"My painting teacher encouraged students to get rid of the white surface on which they intended to draw or paint, so we always found a way to accomplish that," Keefe says, "whether it was to apply a collage of tissue paper, spray paint it with several colors, or just brush out the white of the gesso with contrasting colors. When I left the graphic design field to become a full-time fine art painter in 2005, I continued my practice of 'getting rid of the white surface' before I started a painting."
It is not uncommon for artists to apply a thin wash of color on a canvas, especially when they intend to work outdoors under bright sunlight that would bounce off a white surface and distort their perception of values. Pastel painters often dissolve their initial applications of color with denatured alcohol to establish the big shapes of a design and to have an underlying color that peeks through the subsequent strokes of pastel, and portrait painters will sometimes block in the shadow areas in a face with a complementary green color before they apply the reddish flesh colors on top. The only caution one needs to observe when underpainting in acrylic is to keep the paint thin enough that it doesn't cause a problem of adhesion when the oil colors are brushed across.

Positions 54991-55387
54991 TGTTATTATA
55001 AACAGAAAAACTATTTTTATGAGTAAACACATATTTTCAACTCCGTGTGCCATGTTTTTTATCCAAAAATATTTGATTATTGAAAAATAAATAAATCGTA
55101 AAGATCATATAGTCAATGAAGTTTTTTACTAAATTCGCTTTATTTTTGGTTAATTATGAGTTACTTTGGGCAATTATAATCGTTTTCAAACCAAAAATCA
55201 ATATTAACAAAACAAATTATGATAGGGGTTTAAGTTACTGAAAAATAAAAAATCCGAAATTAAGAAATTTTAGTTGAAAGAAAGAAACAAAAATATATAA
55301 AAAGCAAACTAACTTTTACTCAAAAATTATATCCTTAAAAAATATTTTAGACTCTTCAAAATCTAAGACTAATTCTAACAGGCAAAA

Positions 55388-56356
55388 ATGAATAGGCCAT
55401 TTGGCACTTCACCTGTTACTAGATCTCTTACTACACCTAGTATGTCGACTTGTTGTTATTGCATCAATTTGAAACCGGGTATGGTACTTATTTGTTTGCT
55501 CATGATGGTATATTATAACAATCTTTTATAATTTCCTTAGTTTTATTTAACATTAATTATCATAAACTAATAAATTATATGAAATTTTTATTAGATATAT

So while it may seem unusual for a plein air painter to prepare her painting surfaces with strong colors that are often complements to the predominant scene he or she intends to paint, it is not an unprecedented step to take. It actually makes a lot of sense for Keefe to apply a wash of orange acrylic when she intends to paint a blue sky or seascape, reds and purples when the subject is a mass of green trees, and blues and greens when she will be painting the oranges and browns in a fall scene or brick building. "The approach can be distracting at first and some people who try the technique have trouble gauging the right hue and value when they paint on such a strong complementary color," the artist admits, "but after they become comfortable with the process they find it adds energy, excitement, and unity to their paintings."
For more information, read the article in the next issue of PleinAir
magazine or visit www.studiosshelby.com
.DEMONSTRATION: Wiggle Road
The artist sets up her easel along a rood in Wisconsin and applies bold washes of reds, pinks, and yellows in the sunlit areas and blues where the shadows crossed the roadStep 2:
Keefe quickly brushes light valued color mixtures in the distance and along the roadStep 3:
Now she blocks in local colors to establish the treesStep 4:
The completed painting: Wiggle Road
, 2012, oil, 18 x 14 in. Private collection.